The Devil’s Monument: Minhinick, LeFeuvre-Chupac and Schneider properties

The Devil’s Monument comprises the Minhinick, LeFeuvre-Chupac and Schneider properties.  The name refers to the presence of a flowerpot that has long been a draw for locals and tourists alike. It is the only complete flowerpot on land along the east side of the Bruce Peninsula.

The Ontario Heritage Trust took ownership of these properties in 1998 with an agreement with the Bruce Trail Conservancy to manage all three of these properties. These properties are located south of Dyer’s Bay in the Municipality of Northern Bruce Peninsula, County of Bruce. These properties collectively protect approximately 44 hectares (108 acres) of environmentally sensitive coastal lands along the Niagara Peninsula, and support 279 documented species, including 218 plant and fungal species plus 61 faunal ones.

Heritage value

These properties are part of the provincially designated Niagara Escarpment Parks and Open Spaces System, which contains a rare sugar maple-hardwood calcareous shallow deciduous forest and provides habitat for rare species–including the massassauga rattlesnake, peregrine falcon, eastern wood-pewee and round-leaved ragwort. The Minhinick, LeFeuvre-Chupac and Schneider properties are primarily dominated by hardwood forest with the presence of alvars, cliffs and coastline, among the 10 vegetation communities found onsite. The bedrock of these properties is described as grey or grey-blue dolostone of the amabel and fossil hill formations from the Silurian era.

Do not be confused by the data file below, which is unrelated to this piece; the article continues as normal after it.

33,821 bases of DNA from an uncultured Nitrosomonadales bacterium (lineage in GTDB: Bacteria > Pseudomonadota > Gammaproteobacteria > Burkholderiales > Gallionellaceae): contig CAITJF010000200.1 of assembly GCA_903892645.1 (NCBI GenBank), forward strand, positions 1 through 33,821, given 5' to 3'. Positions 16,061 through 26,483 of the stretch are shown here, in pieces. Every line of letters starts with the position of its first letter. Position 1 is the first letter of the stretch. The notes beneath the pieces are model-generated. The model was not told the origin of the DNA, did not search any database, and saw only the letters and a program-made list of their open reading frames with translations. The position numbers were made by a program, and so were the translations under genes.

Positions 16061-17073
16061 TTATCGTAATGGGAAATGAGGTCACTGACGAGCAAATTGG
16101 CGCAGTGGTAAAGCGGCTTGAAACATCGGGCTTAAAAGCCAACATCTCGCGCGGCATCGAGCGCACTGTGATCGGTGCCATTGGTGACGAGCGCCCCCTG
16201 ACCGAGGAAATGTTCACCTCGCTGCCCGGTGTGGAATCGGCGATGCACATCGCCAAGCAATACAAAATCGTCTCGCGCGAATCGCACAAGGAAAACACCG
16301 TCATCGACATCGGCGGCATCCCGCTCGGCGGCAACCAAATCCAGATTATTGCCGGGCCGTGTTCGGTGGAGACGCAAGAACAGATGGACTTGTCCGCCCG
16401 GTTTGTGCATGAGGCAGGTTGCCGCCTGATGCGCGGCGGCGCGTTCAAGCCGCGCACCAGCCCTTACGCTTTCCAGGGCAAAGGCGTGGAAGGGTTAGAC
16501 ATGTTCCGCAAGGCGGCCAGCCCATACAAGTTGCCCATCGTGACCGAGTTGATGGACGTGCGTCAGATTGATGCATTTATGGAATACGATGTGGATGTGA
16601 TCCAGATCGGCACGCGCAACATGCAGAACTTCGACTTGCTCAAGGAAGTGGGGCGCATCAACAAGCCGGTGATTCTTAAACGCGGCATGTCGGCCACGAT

A glacial pothole  exists in the northern property that is accessible from a dedicated side trail. This pothole was created during a period of glaciations when immense amounts of pressure and strong water currents from glacial activity that scoured out this feature.